Snake draft sorting in SQL Server, part 3

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Part of a series: [  Part 1  |  Part 2  |  Part 3  |  Part 4  ]

In part 2 of this series, I showed an example implementation of distributing a long-running workload in parallel, in order to finish faster. In reality, though, this involves more than just restoring databases. And I have significant skew to deal with: one database that is many times larger than all the rest and has a higher growth rate. So, even though I had spread out my 9-hour job with 400 databases to run faster by having four threads with 100 databases each, one of the threads still took 5 hours, while the others all finished within 1.5 hours.

If we put little slices in there to represent the databases in each thread, it looks something like this:

(Note: None of these graphs are precise.)

I did what I suggested previously: I put this behemoth on its own thread. I simply ran my script again with a ThreadCount of 3, without the behemoth database, and just assigned it thread 4 manually.

This made the other three threads absorb the databases that used to be in thread 4, which made them take a little bit longer, but this made the collective finish times a little more balanced. Now we were down to 4 hours for the biggest database:

But I want more

The underlying task here processes data from 7 different tables. Like the databases, these tables aren’t evenly distributed, and this is most prominently the case in the behemoth database. It is the fastest growing table and many times larger than the others. When I analyzed the runtime for these processes, the thread this database was on still spent a majority of its time processing this one table, while the other tables had to wait:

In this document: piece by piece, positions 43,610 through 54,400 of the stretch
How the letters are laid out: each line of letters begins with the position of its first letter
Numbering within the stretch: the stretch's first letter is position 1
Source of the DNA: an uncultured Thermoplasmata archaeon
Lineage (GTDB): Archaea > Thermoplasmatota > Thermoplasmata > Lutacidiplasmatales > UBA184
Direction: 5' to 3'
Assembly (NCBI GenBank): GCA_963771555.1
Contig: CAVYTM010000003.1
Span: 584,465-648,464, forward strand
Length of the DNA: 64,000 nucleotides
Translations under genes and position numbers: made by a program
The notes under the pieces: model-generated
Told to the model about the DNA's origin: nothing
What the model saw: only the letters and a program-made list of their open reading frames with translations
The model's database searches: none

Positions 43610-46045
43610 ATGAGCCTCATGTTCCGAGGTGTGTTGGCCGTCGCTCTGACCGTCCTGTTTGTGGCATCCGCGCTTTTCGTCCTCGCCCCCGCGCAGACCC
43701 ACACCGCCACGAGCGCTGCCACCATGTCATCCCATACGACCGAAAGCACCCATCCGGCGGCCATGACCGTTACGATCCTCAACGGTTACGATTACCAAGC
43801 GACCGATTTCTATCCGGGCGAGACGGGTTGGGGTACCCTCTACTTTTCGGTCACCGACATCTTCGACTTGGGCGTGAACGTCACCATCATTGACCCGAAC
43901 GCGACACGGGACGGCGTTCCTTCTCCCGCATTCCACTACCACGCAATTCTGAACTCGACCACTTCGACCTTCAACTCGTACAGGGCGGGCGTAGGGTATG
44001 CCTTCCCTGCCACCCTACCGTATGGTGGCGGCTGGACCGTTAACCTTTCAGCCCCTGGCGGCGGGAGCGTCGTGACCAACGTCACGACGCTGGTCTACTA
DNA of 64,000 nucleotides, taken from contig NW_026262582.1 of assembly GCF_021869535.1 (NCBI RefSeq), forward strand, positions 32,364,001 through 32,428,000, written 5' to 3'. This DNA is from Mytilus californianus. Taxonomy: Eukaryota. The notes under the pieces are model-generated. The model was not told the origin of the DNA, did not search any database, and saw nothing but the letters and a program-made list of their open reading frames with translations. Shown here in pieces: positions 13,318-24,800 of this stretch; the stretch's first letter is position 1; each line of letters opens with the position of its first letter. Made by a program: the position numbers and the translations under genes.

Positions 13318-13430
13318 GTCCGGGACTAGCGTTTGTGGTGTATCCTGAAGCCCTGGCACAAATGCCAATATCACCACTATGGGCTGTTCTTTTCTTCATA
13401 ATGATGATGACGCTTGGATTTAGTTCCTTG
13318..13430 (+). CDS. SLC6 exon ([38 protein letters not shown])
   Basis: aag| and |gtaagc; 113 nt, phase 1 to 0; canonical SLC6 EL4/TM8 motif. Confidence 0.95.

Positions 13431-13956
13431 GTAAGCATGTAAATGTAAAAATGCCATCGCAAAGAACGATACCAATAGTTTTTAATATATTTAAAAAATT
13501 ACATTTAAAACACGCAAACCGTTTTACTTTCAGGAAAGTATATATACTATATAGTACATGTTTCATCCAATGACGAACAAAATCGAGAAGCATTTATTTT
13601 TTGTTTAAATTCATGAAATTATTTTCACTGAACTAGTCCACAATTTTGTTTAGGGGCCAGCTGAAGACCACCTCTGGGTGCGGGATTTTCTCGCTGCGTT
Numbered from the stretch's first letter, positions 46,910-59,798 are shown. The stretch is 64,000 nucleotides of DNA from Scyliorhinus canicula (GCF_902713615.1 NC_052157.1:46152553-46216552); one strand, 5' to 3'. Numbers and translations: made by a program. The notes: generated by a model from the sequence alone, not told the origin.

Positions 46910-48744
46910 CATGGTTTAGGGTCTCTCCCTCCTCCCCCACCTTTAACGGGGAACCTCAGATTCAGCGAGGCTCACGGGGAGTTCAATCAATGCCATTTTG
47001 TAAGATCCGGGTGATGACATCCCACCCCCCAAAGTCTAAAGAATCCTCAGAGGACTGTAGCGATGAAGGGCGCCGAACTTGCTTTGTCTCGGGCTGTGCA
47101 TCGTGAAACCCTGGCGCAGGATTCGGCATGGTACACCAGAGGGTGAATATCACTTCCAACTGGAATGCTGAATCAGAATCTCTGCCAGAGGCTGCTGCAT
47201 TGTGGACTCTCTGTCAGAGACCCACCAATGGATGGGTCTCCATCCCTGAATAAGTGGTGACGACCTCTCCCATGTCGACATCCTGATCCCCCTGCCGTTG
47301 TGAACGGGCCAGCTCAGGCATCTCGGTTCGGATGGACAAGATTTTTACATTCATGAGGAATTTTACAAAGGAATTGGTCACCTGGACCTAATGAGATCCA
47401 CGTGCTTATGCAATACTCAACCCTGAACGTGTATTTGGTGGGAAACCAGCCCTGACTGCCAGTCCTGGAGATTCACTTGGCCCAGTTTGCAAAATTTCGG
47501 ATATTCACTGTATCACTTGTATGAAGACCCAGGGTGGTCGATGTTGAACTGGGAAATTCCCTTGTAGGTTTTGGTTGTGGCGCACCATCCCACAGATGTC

I determined that I could further parallelize the work by putting this one table on its own thread, and the other 6 tables could be processed in the meantime. And we’re down to a small enough number of objects that I no longer have to do this through code – I know which table is largest and I know the names of the other 6 tables. I don’t even have to use my toes! I made two sub-threads here, one with the biggest table, and one with the rest:

This is great progress! We’ve taken a job that used to take 9 hours and shrunk it down to just over 3 hours, with mostly negligible performance impact on the server (aside from slightly elevated CPU).

But I still want more

The work in this database is still unevenly distributed, and I knew that I could reduce the runtime even further by parallelizing this table on its own, using pagination. If I can have 4 threads processing this one table simultaneously then, at least in theory, I should be able to have an even bigger impact on runtime.

The table currently has about 161 million relatively wide rows, and a primary key on a column called ElephantID. I used the system metadata to tell me how to distribute those rows across 4 threads, but I also only wanted any one thread to process 250,000 rows at a time. This query told me everything I needed to know:


The jobs or scripts would run that query and pull the information only for their thread, calling the following procedure in a loop for each page in their bucket:

Now we’re really getting somewhere! With four threads processing chunks of that table together, I cut the execution time almost in half:

As I mentioned before, I could experiment with adding even more threads to process some of these simultaneously, and possibly bring the runtime down even further. For now, though, I am extremely happy with these improvements.

Next time

In my next post – my last in this series, I promise – I’ll show how I coordinate all of the threads finishing with starting the next task, avoiding conflicts or unnecessary delays.